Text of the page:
When people with dementia are released from hospitalization, they are sent home in the care of family members or friends who are given discharge instructions for medication regimens and therapy. Such home care instructions can be difficult for people with dementia, and for their caregivers who lack formal training in such practices.
Behavioral changes may occur during or following hospital stays, medication regimens can be intricate, conditions may limit mobility — those and other complications can be stressful and problematic for family caregivers who already are fatigued, face other obligations and perhaps have their own health problems.
Carolyn Jackson has been caring for her 64-year-old sister almost single-handedly in their Sacramento home for the past five years.
“You think you can do it,” says Jackson, who retired in 2012. “But the last few months have been rough.”
Jackson’s sister Bonnie has dementia and brain cancer which, after recent surgery, followed by radiation and chemotherapy, meant that Jackson had to shoulder even more responsibilities.
“Medications, feeding, getting her [Bonnie] dressed and moving around each day, plus trying to take care of myself,” adds Jackson. “It’s a lot.”
Hospital-to-home program helps caregivers
That’s what prompted a team of researchers in the Family Caregiving Institute at the Betty Irene Moore School of Nursing at UC Davis to conceive a support program to help caregivers with the hospital-to-community transition of family members who have dementia. A grant from Archstone Foundation of Long Beach, California, funds the project, which is under way in collaboration with UC Davis Medical Center. Archstone Foundation priorities include the development of innovative responses to the needs of caregivers for older family members.
Elena O. Siegel, an associate professor in the School of Nursing, carries out the project in collaboration with co-principal investigators, Heather M. Young and Ladson Hinton; co-investigator, Elizabeth Rice; and project manager, Nilpa Shah. She has expertise in implementation processes and in the steps required to apply evidence in practice.
“Our goal is to help caregivers navigate the changes they’re going to face,” Siegel says. “We are examining which elements of programs elsewhere have been found to be successful and collaborating with UC Davis Medical Center to develop a sustainable program – a program that fits with their work flows, their systems and their processes, and their goals, values and priorities.”
A complement to the CARE Act
Passage of the California Hospital and Family Caregiver Law, which is California’s implementation of federal Caregiver Advise, Record, Enable (CARE) Act legislation, complements this caregiver research project.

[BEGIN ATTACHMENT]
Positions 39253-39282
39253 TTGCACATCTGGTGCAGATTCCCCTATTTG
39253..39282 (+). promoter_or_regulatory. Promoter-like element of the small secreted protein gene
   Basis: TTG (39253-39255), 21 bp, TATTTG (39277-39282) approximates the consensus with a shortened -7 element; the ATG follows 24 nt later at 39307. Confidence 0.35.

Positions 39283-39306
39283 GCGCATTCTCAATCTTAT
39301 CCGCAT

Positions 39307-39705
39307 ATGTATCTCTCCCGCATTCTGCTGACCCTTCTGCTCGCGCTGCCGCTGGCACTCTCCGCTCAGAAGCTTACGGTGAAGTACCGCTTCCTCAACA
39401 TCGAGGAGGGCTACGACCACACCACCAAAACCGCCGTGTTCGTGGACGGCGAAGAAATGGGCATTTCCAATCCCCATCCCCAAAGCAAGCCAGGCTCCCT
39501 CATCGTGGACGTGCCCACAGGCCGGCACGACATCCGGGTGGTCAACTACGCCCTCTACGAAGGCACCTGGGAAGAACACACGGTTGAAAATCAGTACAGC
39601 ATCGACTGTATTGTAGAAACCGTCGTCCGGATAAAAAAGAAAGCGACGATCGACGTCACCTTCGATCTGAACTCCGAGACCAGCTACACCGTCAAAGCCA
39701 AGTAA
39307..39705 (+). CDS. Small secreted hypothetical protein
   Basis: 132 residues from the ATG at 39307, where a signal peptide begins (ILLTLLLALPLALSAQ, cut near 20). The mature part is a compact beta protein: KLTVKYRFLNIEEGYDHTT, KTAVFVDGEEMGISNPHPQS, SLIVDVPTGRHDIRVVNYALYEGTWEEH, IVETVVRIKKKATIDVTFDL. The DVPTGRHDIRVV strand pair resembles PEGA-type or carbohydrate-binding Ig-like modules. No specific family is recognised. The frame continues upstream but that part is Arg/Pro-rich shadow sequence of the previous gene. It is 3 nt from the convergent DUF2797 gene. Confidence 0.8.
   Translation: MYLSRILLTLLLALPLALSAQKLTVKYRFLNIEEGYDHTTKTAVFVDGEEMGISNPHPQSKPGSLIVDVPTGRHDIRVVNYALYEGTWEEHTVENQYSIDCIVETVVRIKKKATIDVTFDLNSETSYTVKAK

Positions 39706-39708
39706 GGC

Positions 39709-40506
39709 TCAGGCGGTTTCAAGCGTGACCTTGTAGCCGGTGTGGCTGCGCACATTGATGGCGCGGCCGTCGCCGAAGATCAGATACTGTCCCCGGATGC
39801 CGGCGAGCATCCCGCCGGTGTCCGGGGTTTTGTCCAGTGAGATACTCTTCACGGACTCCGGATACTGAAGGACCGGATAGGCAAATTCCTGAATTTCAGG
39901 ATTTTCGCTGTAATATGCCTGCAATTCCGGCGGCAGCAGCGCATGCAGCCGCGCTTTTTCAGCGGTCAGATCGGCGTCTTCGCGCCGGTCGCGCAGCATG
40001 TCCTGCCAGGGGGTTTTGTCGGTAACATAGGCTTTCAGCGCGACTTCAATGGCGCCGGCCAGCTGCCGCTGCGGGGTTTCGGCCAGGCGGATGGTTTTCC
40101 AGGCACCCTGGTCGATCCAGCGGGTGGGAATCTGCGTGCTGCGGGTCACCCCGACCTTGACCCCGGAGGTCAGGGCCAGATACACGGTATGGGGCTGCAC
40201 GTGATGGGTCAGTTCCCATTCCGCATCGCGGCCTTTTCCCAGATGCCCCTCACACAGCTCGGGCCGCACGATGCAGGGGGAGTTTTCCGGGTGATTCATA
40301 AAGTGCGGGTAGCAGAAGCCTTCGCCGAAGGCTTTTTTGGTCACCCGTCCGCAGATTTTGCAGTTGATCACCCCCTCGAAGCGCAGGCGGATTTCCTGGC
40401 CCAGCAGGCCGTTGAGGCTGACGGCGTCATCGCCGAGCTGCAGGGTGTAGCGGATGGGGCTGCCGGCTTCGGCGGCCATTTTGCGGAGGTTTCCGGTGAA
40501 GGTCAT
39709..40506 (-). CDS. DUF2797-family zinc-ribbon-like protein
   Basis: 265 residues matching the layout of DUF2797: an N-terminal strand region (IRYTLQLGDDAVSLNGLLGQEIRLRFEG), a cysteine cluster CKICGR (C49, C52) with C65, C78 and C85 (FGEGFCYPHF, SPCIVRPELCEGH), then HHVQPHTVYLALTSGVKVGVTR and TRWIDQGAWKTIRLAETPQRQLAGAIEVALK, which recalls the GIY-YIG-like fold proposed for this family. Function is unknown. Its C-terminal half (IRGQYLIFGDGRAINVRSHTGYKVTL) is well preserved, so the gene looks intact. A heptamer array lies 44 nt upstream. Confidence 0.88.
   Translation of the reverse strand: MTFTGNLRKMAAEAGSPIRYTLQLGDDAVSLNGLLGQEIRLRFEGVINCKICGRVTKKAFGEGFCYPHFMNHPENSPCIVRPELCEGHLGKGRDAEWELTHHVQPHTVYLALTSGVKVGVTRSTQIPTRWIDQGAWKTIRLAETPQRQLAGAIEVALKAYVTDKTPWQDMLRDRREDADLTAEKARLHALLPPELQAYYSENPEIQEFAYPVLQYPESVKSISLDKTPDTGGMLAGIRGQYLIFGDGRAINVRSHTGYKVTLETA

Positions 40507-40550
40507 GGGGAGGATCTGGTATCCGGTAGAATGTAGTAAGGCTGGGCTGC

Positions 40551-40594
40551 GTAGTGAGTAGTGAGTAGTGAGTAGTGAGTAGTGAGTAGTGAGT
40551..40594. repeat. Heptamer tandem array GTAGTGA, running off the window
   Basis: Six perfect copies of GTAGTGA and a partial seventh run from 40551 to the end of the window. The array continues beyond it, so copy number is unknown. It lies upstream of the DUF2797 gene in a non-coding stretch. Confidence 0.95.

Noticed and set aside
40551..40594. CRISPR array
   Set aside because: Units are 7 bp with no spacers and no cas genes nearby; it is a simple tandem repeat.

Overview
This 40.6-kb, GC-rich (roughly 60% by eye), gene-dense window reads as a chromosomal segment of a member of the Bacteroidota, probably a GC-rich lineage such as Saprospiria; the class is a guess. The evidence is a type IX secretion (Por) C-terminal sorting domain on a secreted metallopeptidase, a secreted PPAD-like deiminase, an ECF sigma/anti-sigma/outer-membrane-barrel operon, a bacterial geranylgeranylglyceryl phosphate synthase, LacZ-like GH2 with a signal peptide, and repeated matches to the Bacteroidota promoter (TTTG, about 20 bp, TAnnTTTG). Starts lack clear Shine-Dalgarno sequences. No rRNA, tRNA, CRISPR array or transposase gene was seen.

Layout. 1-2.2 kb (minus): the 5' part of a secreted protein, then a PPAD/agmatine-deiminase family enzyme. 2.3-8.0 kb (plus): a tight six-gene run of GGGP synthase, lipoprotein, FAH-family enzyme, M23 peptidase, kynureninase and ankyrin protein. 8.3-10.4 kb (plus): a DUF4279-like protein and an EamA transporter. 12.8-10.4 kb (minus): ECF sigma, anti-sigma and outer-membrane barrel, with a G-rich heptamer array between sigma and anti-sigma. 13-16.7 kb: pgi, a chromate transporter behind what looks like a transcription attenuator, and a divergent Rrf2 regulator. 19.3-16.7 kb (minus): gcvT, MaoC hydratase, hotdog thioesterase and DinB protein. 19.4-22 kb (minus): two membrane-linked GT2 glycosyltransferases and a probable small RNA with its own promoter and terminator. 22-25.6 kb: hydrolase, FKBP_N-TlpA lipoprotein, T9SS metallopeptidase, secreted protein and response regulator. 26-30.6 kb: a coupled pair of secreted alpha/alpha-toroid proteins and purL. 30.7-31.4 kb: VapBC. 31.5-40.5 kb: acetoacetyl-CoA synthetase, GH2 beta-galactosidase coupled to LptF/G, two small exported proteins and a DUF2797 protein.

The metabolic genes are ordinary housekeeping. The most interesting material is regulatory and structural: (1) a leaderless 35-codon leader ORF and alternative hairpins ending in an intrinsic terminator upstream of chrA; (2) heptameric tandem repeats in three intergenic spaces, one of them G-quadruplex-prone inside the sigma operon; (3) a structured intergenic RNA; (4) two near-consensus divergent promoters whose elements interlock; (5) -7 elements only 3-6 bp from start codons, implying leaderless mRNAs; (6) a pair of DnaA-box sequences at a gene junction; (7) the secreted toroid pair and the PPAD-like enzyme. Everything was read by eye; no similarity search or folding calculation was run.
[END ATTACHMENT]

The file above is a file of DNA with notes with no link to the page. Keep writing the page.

The CARE act requires hospitals to formally recognize family caregivers as members of the health care team and release important post-hospitalization care information to them.
“This project recognizes the vulnerability of an elderly patient with dementia, and the tremendous strain that it can place on the caregiver,” adds Greg Maynard, chief quality officer at UC Davis Medical Center, who is collaborating with Siegel on the project. “The caregiver is essentially the most effective barrier to institutionalization, emergency department visits and hospitalization for those patients.”
Meeting the needs of individual caregivers
Because some caregivers need more help than others, flexibility is a cornerstone of the project, which incorporates a gradated menu of resources scaled to the needs of individual caregivers. Family caregivers will be provided with the resources, tools, strategies to support them in their caregiving role.
Experts point out that the nature of dementia can be exhaustingly variable, where one can have a day in which their family member is happy, eating well and not waking up in the middle of the night.
“When you are caring for a family member with dementia or Alzheimer’s, there are bad days and good days,” says Oanh Meyer, assistant professor at UC Davis’ Alzheimer’s Disease Center. “The uncertainty about what kind of day your loved one is going to have causes anxiety and worry that is sometimes worse than actual caregiving duties.”
Dedicated to improving the health, well-being of family caregivers
Siegel says the overarching goal of this project is to improve the health and well-being of family caregivers. After completing the 12-month planning phase of the project in June 2019, she and the research team will seek funding for phase 2: implementing and evaluating the program at UC Davis Medical Center. Siegel expects to subsequently disseminate the findings to the health care community at large. The plans include development of a toolkit to support other health care systems with implementation of similar programs for family caregivers of people with dementia after hospitalization.
“The more we can support family caregivers the better off everyone will be,” notes Siegel. “From our hospital teams and the healthy outcomes they want for their patients, to the patients themselves and their family members who provide care at home, everyone benefits when we address the very real needs of family caregivers.”